Sharif's party does well in Pakistani by-elections
ISLAMABAD, June 27 (Reuters) - The party of former Pakistani minister Nawaz Sharif won the most seats in by-elections this week though voting for a seat Sharif was expected to win was postponed pending a court decision on his eligibility.
Thursday's polls were for five National Assembly and 23 provincial assembly seats. Rival activists clashed in at least three constituencies and several people were wounded.
The results will not effect the outcome of a Feb. 18 general election in which slain former prime minister Benazir Bhutto's Pakistan People's Party (PPP) won 123 seats in the 342-seat National Assembly and Sharif's party came second with 91.
The former ruling party that backs President Pervez Musharraf came a poor third with 54 seats, undermining the standing of the unpopular retired army chief and important U.S. ally.
In Thursday's voting, Sharif's Pakistan Muslim League (Nawaz) won three National Assembly seats and eight provincial assembly seats, all but one in the country's political nerve centre of Punjab province, where Sharif's brother, Shahbaz Sharif, heads the provincial government.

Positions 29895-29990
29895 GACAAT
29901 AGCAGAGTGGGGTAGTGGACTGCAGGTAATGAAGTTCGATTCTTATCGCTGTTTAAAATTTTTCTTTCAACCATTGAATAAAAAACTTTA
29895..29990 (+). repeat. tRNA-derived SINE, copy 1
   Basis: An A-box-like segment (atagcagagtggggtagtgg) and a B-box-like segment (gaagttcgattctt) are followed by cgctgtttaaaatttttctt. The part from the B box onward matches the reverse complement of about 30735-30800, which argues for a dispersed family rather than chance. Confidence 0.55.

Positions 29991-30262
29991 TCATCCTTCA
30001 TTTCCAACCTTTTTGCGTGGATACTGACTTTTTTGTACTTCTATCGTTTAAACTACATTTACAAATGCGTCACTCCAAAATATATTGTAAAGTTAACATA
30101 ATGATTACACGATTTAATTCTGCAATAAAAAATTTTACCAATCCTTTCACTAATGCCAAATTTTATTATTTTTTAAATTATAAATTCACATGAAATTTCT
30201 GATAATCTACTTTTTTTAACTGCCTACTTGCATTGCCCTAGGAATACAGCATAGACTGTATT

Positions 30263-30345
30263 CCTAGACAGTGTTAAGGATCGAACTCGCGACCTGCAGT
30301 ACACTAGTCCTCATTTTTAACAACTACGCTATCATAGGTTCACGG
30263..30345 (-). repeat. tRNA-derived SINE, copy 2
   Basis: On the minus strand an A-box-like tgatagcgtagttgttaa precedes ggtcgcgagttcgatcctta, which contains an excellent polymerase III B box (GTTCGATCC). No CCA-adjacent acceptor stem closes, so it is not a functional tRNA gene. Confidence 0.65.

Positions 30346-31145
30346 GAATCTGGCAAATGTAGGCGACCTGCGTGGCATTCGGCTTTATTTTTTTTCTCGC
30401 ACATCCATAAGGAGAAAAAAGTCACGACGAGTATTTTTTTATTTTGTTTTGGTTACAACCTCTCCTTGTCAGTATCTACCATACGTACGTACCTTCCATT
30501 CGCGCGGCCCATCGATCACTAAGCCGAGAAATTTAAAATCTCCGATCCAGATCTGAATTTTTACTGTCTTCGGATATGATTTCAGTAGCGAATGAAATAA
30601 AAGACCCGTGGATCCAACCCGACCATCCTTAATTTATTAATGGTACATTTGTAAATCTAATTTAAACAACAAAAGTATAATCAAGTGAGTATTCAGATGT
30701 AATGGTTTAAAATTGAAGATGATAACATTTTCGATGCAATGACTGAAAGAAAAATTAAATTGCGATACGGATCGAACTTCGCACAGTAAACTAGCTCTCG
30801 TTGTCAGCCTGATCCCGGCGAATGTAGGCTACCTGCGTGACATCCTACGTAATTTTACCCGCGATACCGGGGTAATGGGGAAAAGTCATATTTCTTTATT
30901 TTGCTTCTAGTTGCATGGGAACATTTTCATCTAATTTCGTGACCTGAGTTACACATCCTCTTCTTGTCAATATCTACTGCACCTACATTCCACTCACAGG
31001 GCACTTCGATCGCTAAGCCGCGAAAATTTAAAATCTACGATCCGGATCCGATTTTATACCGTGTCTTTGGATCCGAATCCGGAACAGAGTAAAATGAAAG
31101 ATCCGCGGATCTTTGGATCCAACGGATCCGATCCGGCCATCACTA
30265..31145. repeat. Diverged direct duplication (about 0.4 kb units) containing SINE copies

The PPP won two National Assembly seats and 7 provincial seats. The remaining provincial assembly seats were won by a smaller regional party and independent candidates.
Sharif, the prime minister then army chief Musharraf ousted in a 1999 coup, returned home from exile in November but was barred from running in the February election because of an old criminal conviction he says was politically motivated.
His party has joined a coalition led by Bhutto's PPP but the alliance has been strained by differences over the fate of judges Musharraf dismissed last year and over how to handle the unpopular president.
The two-time prime minister, dogged by accusations of corruption during his rule, has won much public support for his uncompromising stand against Musharraf and for his insistence the judges be reinstated.
Analysts say Sharif has his eye on the country's next election, which he hopes to win, and returning to parliament now would be a step towards that goal.
He had been expected to win a National Assembly seat in the eastern city of Lahore this week but a court ruled on Monday he was ineligible, mainly on the basis of the old conviction.
The government lodged an appeal in the Supreme Court on Wednesday against the ruling and it postponed the vote in the constituency.
The Supreme Court is due to hold its next hearing into the case on Monday. (Reporting by Augustine Anthony; editing by Robert Birsel) ((firstname.lastname@example.org; +92-51-281-0017; Reuters Messaging; email@example.com))